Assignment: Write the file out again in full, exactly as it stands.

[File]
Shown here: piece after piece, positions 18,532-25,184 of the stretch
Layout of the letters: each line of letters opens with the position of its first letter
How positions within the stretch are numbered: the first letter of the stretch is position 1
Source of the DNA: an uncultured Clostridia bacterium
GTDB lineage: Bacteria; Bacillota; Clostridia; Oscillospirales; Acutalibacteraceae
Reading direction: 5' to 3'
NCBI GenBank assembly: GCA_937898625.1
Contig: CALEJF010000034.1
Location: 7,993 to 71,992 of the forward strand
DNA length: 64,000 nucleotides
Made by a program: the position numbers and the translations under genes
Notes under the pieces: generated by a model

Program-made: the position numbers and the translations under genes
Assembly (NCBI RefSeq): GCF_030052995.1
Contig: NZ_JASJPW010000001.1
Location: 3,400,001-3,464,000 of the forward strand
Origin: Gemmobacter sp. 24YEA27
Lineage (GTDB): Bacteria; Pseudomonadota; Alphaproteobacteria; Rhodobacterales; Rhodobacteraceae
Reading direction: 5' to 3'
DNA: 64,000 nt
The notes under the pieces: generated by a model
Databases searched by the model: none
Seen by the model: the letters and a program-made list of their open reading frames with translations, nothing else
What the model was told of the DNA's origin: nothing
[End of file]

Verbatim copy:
Shown here: piece after piece, positions 18,532-25,184 of the stretch
Layout of the letters: each line of letters opens with the position of its first letter
How positions within the stretch are numbered: the first letter of the stretch is position 1
Source of the DNA: an uncultured Clostridia bacterium
GTDB lineage: Bacteria; Bacillota; Clostridia; Oscillospirales; Acutalibacteraceae
Reading direction: 5' to 3'
NCBI GenBank assembly: GCA_937898625.1
Contig: CALEJF010000034.1
Location: 7,993 to 71,992 of the forward strand
DNA length: 64,000 nucleotides
Made by a program: the position numbers and the translations under genes
Notes under the pieces: generated by a model

Program-made: the position numbers and the translations under genes
Assembly (NCBI RefSeq): GCF_030052995.1
Contig: NZ_JASJPW010000001.1
Location: 3,400,001-3,464,000 of the forward strand
Origin: Gemmobacter sp. 24YEA27
Lineage (GTDB): Bacteria; Pseudomonadota; Alphaproteobacteria; Rhodobacterales; Rhodobacteraceae
Reading direction: 5' to 3'
DNA: 64,000 nt
The notes under the pieces: generated by a model
Databases searched by the model: none
Seen by the model: the letters and a program-made list of their open reading frames with translations, nothing else
What the model was told of the DNA's origin: nothing